The mix of politics and censorship is fracturing the global internet landscape, isolating users and industries accustomed to bypassing national borders. Sino-Indian tension has continued to run hot ever since the confrontations along the Line of Actual Control left casualties on both sides. New Delhi had announced a permanent ban on 59 Chinese apps in retaliation, claiming that these apps were secretly transmitting users’ data to servers outside of the Indian state. Now recently President Trump has announced his intentions to ban TikTok from the US, citing the app’s issues with security, privacy, and its relationship with the Chinese government.

TikTok, the popular social media-video sharing platform and one of the first Chinese internet services to have a global fan base primarily in the US and India, has become victim to deteriorating diplomatic relations between rival states, much like its contemporary Chinese export: Huawei Mobile. This is a sign that the digital world, once considered a global landscape, free from territorial divisions, is being carved up along the same lines of alignments that separates the physical one.

China has a history of censoring or outright blocking western internet services such as Facebook and Google, creating a market for homegrown upstarts like WeChat. China’s internet service companies are running out of new internet users to win over at home. They see in global markets, particularly the largely populated India, a vast market brimming with potential. But such expansion has met considerable resistance as distrust between Beijing and Washington grows further. Huawei, the Chinese telecom giant, has been largely cut off from American technology suppliers and is engaged in legal proceedings from accusations that it is a Trojan horse for Chinese intelligence services.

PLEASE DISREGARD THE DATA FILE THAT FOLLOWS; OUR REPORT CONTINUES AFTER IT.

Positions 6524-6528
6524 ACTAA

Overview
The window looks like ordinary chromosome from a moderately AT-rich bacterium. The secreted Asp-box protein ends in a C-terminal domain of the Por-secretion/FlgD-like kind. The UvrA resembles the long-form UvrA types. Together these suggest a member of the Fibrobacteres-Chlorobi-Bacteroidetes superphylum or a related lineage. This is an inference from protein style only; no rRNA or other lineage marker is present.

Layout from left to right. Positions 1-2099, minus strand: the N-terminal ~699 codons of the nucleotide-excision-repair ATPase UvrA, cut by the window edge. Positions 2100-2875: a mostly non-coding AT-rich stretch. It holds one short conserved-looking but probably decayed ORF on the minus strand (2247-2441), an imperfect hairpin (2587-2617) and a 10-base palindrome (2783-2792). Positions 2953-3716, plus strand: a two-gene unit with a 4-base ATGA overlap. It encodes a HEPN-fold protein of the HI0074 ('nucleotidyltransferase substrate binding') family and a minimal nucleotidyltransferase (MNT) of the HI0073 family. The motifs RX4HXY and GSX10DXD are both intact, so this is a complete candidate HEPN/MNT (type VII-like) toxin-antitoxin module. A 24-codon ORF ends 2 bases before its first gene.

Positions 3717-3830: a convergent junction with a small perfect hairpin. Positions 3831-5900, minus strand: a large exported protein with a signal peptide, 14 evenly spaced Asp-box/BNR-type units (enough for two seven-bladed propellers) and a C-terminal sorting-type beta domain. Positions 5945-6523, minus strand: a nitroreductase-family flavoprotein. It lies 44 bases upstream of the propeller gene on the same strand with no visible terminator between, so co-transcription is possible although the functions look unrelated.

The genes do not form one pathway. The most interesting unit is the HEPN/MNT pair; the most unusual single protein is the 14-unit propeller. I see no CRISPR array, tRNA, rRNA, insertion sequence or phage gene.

Globally, there has been a recent upsurge in government interest to reclaim control over commerce and digital speech, adding to the internet’s increasingly balkanised landscape. The consumer marketplaces are being used as a geopolitical cudgel, to facilitate state interests and regional power plays. The European Union has taken stricter steps against tech giants such as Apple and Google, forcing them to adapt to local rules, fining Google more than $9 billion for breaking antitrust laws, and forced Apple to pay about $14.5 billion for dodging taxes. Margrethe Vestager, head of the European Commission’s antitrust division, has said that policies need to be made to investigate how companies use data beyond national servers.

Hong Kong’s new internet law mandated last month allows covert digital surveillance along with police censorship and the changes threaten to inflame further tensions between the United States and China. Many big tech companies, including Zoom, Google, LinkedIn, and Facebook have said that they would temporarily stop complying with requests for user data from the authorities. TikTok though has exited from Hong Kong, with most experts citing that a perception of non-compliance could lead the company to draw the ire of Beijing. Mike Pompeo, the American secretary of state, has said that “countless” companies doing business in the US might be passing on data including addresses, facial recognition patterns, contacts and phone numbers to the Chinese government.

Internet services are becoming victims of the growing chasm between global powers, particularly the US and China. Cyberspace was once a haven for transnationalism but is now becoming subject to stricter government controls. With a wave of populism leading to sweeping political decisions, the digital age is facing newer threats to liberalism—as far as cyberspace is concerned.